Immigration bill does not help immigrants

July 6, 2013 at 2:06 a.m.

G.P. Hardy III

G.P. Hardy III

On June 26, in a historic bipartisan vote, the United States Senate passed the long-awaited, comprehensive immigration bill.

It is clear that this is anything but amnesty. Supported by commercial interests, it does serve their needs - a cheap and legal workforce.

There are an estimated 12 million illegal immigrants in the United States. An estimated 85 percent of those 12 million are employed, and a vast majority pay taxes and Social Security. They will never realize any benefits from Social Security because they pay in under a false Social Security number.

We cannot deport 12 million people, and we cannot imprison them all. Our society and economy must integrate these people into the community. The vast majority of their population do not mingle with mainstream society. They work and return to their homes or communities, and they try to be as inconspicuous as possible.

Yes, their children attend our schools, and their families receive their medical care from public facilities or institutions, but few receive food assistance or housing assistance. They are Catholic by faith, do not believe in abortion, and there is no epidemic of illegal voting by illegal immigrants.

These people are an indispensable part of our economy, our tax system and Social Security system. Yet we oppose amnesty because we do not want to reward their illegal behavior.

This faux bill passed by the United States Senate is not for the benefit of these 12 million souls. It is for the benefit of those monied interest that have long taken advantage of the economic hardship of these people. Those interests feared that the laws already on the books would be enforced, and they would face fines and criminal charges for employing these people.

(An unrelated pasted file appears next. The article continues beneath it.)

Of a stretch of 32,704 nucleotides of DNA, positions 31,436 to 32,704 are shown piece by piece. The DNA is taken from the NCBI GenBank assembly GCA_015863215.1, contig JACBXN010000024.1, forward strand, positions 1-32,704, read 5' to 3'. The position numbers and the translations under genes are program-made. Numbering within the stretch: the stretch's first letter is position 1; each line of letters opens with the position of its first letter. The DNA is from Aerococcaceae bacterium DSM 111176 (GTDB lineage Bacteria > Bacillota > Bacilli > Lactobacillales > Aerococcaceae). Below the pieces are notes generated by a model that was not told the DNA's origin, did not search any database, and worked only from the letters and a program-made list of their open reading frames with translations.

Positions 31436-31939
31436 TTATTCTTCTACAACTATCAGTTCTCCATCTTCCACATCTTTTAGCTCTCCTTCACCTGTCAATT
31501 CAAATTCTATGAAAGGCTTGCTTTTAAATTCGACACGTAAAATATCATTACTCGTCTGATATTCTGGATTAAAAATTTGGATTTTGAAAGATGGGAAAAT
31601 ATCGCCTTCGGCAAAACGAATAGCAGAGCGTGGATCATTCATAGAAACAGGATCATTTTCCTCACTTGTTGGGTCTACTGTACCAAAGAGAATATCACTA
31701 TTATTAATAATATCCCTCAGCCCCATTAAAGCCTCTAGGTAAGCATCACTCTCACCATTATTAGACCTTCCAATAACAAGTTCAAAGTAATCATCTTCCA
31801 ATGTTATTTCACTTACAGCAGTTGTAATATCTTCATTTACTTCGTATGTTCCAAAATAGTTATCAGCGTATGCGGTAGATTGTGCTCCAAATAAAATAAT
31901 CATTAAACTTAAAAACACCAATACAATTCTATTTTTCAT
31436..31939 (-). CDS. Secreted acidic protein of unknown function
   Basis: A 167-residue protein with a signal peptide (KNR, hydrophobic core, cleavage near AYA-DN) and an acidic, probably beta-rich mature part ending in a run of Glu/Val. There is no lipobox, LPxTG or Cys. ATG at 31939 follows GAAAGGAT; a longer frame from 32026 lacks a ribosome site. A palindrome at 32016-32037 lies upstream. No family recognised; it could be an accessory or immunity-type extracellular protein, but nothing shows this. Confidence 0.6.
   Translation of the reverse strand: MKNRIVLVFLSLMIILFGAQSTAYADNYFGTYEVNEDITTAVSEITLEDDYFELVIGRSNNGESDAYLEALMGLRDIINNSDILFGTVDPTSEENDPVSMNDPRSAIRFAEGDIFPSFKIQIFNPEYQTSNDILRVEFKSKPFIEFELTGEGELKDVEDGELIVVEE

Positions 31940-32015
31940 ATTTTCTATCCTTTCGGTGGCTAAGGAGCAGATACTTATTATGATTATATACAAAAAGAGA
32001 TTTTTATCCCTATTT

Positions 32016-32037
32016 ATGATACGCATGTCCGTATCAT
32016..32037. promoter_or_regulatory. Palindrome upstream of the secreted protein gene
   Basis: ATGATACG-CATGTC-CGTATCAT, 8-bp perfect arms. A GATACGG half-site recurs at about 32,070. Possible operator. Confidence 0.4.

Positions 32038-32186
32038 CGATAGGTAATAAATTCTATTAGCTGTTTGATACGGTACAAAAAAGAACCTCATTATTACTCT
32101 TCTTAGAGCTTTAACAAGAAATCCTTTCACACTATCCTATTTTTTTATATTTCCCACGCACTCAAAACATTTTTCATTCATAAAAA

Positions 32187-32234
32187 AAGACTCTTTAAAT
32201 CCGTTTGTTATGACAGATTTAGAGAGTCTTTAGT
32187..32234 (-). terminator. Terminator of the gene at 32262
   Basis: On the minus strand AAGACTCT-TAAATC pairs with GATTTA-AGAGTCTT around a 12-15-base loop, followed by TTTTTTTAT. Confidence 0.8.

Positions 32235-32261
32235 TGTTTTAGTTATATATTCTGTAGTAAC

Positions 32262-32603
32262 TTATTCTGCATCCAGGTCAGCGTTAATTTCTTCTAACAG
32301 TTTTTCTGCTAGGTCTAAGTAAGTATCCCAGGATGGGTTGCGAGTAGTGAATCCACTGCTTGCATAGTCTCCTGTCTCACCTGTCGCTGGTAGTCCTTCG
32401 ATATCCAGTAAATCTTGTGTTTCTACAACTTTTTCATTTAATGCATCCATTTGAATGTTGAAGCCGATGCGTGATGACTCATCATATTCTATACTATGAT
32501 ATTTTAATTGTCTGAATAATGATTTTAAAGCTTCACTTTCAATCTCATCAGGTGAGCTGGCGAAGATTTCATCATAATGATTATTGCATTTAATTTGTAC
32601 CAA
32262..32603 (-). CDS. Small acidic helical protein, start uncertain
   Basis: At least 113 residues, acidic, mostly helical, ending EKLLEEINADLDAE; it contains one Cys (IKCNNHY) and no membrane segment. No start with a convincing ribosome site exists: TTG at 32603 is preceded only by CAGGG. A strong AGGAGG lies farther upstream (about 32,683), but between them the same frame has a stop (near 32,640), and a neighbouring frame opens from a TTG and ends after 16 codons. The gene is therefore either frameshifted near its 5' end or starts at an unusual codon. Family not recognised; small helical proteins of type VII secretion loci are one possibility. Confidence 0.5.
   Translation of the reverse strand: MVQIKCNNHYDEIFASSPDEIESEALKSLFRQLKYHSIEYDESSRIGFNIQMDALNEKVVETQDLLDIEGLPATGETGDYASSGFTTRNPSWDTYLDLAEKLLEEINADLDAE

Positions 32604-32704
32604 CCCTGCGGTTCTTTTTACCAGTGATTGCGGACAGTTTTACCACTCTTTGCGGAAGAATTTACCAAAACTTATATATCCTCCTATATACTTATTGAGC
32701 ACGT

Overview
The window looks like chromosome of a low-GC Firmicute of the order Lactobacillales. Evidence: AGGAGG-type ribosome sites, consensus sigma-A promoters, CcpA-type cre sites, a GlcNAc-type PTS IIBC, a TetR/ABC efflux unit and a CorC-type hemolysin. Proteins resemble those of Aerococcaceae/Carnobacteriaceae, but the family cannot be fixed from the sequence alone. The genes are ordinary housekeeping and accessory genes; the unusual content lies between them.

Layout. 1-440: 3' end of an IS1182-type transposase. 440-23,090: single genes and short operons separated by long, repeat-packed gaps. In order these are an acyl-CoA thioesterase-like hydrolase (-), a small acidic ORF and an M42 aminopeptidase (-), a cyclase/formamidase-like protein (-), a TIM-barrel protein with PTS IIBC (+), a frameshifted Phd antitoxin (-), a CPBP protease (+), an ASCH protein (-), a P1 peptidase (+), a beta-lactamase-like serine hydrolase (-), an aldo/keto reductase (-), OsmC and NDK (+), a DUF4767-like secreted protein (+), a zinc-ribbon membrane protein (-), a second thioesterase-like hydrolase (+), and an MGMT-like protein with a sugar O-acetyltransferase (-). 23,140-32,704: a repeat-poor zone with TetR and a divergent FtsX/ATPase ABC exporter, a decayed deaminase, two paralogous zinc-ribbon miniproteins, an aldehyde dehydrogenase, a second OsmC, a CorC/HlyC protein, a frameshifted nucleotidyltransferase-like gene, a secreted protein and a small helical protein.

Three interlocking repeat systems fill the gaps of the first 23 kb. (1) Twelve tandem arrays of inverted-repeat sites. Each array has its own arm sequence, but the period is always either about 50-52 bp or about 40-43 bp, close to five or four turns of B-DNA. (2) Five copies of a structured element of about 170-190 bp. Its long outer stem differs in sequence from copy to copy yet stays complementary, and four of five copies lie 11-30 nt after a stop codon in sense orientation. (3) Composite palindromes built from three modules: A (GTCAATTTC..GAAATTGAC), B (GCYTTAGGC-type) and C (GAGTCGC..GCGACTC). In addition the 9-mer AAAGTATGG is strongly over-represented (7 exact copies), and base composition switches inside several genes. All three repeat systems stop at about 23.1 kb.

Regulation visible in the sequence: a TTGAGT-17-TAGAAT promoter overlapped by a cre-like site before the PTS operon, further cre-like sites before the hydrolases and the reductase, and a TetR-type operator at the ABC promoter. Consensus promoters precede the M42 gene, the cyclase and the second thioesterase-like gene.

We hear the hue and cry of the conservatives saying no immigration without increased border security. This is pork barrel politics at its worst. Who stands to benefit from these billions of dollars in expenditures to build a 750-mile fence and increase border security by 19,000 agents (probably private security)?

We hear, "If we don't increase border security and at the same time offer this 'path' to citizenship, they will come in droves." Those in the U.S. illegally but seeking U.S. citizenship must wait 13 years and pay thousands of dollars in fines and other withholdings while being barred from receiving those benefits. Those that want only a work permit have the same restraints and must expose themselves to all but a body cavity search once every six months - hardly an enticement to cross the border.

Once again, the American people are being told that this is historic legislation and benefits those millions of souls who are contributing to our society and economy. There is no "forgiveness" in this bill for anyone but those who utilize this huge and inexpensive labor pool - certainly not those millions of people who just want to work.

How we treat an entire population of people reflects on us as a society and all of the dreams and hopes embodied in our Constitution. Let us not compromise those ideals. In reality, we are creating an entire population of indentured servants.

G.P. Hardy III is a Victoria attorney who has practiced in Victoria for four years. He practices law with his wife, Sandra McKenzie, and has handled a number of civil rights cases, including the case of Randall Webster, which was made into the movie "The Killing of Randy Webster."



Powered By AffectDigitalMedia